You see the magazine, of course.
Have you seen the number with the colored plates of the North American Fauna?
Yes. I have it in Paris.
And the number containing the panorama of the volcanoes of Alaska?
That was a wonder.
I enjoyed very much, too, the wild animal photographs of George Shiras three.
They were damned fine.
I beg your pardon?
They were excellent. That fellow Shiras?
You call him that fellow?
“We’re old friends” said Harris.
I see. You know George Shiras three. He must be very interesting.
He is. He’s about the most interesting man I know.
-Ernest Hemingway, from “Homage to Switzerland”
I’d like to tell you a little bit about George Shiras III. Shiras pioneered the techniques of flash photography triggered by the wildlife. Probably the most innovative of the early wildlife photographers, he invented such techniques as running a shutter string to a blind and setting the string across a trail so that animals would trip it and snap their own photos. The resulting photos captured animal and birds in activities and situations previously unobservable. The book, Hunting Wild Life with Camera and Flashlight:, is based on the extensive work done by the Shiras in the Lake Superior region, the coasts, islands and mountains throughout North America, from Mexico and Bahamas Islands to Alaska and Newfoundland, and much in between. A classic, beautifully illustrated with 950 photos by the author. This title may be a little misleading. The flash (or flashlight) refers to magnesium flash powder.
George Shiras III (or as Shiras signed it, ?3d?) first saw the woods and waters of northern Michigan in the summer of 1870, when he was 11 years old. Nothing in his later experience would ever dim the impression they made on him?not the trappings of wealth and position; not the influence of the finest schools; not the example of his father, a U.S. Supreme Court justice; not a promising legal career of his own. Not even a term spent in the U.S. Congress, where he introduced the legislation that would become the Migratory Bird Law?securing for Shiras an important place in the annals of conservation?could lure him away for long. – National Geographic Magazine
In the July 1906 issue of National Geographic Magazine, Editor Gilbert H. Grosvenor publishes George Shiras III’s pioneering flash photographs of animals at night; two National Geographic Society board members resign in disgust, claiming magazine is turning into a “picture book.”
Hunting Wild Life with Camera and Flashlight: A Record of Sixty Five years’ Visits to the Woods and Waters of North America Two Book Set; Volume I Lake Superior Region AND Volume II Wild Life of Coasts Islands and Mountains
George was born in 1859 in Pittsburgh. He graduated from Cornell in 1881, and in 1883 received his law degree from Yale. From 1903-1905 he served as a member of Congress. Up to 1889, he was an avid hunter, but that year, he laid aside his gun and picked up a camera. With that, George became the first photographer to:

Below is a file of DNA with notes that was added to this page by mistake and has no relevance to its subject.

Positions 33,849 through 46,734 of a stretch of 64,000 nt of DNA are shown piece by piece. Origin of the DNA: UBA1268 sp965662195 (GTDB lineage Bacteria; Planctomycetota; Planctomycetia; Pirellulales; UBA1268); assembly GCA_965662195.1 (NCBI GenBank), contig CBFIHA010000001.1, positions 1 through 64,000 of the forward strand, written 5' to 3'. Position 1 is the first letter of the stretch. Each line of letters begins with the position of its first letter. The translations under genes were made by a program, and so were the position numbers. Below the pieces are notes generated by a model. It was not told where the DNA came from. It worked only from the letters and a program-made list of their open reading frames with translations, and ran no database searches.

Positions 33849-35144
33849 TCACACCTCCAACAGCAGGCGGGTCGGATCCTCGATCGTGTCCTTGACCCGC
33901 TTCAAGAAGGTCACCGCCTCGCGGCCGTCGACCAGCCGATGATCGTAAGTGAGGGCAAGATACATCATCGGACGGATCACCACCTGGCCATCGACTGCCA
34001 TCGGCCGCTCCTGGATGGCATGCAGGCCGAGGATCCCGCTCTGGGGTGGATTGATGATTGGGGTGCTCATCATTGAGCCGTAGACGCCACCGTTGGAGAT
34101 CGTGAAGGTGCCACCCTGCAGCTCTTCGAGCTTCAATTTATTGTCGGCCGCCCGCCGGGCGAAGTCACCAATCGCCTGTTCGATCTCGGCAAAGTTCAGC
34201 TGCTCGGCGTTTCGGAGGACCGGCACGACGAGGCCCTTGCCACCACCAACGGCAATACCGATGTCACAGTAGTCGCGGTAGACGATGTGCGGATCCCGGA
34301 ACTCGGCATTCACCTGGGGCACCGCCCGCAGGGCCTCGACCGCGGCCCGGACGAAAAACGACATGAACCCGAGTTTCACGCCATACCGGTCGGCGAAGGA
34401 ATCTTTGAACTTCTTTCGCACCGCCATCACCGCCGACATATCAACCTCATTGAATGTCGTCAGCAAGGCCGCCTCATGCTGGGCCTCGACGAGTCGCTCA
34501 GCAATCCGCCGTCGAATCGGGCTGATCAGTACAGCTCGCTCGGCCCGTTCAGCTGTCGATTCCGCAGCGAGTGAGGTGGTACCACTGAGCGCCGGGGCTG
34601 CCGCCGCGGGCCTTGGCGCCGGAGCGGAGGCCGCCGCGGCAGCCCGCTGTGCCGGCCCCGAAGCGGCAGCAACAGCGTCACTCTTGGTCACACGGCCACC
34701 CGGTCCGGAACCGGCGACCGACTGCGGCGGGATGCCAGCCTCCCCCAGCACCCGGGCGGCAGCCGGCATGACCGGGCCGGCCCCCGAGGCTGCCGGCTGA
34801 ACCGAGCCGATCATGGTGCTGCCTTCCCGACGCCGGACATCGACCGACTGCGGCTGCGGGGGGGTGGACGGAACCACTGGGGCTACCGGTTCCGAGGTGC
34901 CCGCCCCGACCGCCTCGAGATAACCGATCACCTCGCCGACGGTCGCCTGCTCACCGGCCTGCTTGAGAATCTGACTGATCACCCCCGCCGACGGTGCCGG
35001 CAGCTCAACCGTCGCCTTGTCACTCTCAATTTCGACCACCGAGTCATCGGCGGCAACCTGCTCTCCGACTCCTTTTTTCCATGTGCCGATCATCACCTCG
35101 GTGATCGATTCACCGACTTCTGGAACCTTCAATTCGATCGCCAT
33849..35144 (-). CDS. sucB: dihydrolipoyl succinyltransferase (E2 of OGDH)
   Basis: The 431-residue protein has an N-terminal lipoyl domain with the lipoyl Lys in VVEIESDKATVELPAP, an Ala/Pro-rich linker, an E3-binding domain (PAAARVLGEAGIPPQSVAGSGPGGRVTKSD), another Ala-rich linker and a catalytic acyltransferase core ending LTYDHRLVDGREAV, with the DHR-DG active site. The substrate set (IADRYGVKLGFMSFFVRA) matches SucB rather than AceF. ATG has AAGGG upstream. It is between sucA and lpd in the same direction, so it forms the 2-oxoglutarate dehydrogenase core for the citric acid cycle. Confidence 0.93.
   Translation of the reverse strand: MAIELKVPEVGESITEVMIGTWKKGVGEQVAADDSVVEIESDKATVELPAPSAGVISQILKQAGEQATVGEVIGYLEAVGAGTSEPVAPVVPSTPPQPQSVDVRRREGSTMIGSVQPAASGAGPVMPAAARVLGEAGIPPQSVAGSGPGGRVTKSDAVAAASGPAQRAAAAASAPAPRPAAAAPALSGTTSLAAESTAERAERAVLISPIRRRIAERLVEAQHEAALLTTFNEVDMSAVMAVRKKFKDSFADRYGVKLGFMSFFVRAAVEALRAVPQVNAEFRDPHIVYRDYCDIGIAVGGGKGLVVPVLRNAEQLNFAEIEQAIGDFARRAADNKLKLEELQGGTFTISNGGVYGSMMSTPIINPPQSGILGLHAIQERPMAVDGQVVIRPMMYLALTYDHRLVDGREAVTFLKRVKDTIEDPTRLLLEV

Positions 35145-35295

* photograph wild animals or birds in daytime from a canoe or blind
* shoot “automatic” daylight pictures of wild animals by stringing the camera shutter either to bait or across a trail; the animal essentially takes its own picture
* operate the camera at a distance using a string running from a blind
* invent a means for taking a picture of animals from a canoe by hand flash
* invent a way to obtain automatic flash photographs for which the animals or birds fired the flash
* use two flashes and two cameras, one set picturing the animal when quiescent and the other set a second later, showing the animal in action when alarmed by the explosion of the first flash
* practice wing shooting with a camera using a specially devised apparatus by which wildfowl and shorebirds can be photographed when flying. – NANPA
SHIRAS, George, III (1859?1942), a Representative from Pennsylvania; born in Allegheny, Pa., January 1, 1859; attended the public schools and Phillips Academy, Andover, Mass.; was graduated from Cornell University, Ithaca, N.Y., in 1881 and from the law department of Yale College in 1883; was admitted to the Connecticut and Pennsylvania bars in 1883 and commenced the practice of his profession in Pittsburgh, Pa.; member of the State house of representatives in 1889 and 1890; unsuccessful candidate for the Republican nomination for Congress in 1890; elected as an Independent Republican to the Fifty-eighth Congress (March 4, 1903-March 3, 1905); did not seek renomination in 1904 to the Fifty-ninth Congress; engaged in biological research and wildlife photography; died in Marquette, Mich., March 24, 1942; interment in Park Cemetery.
While in Congress, George Shiras III served on the Public Lands Committee. At that time there was no standing committee on game protection. He prepared and introduced in the House the now famous Federal Migratory Bird Law. He helped to write legislation creating Olympic National Park. Several species of wildlife were discovered by George, including Alces americana shirasi, the “Yellowstone” moose.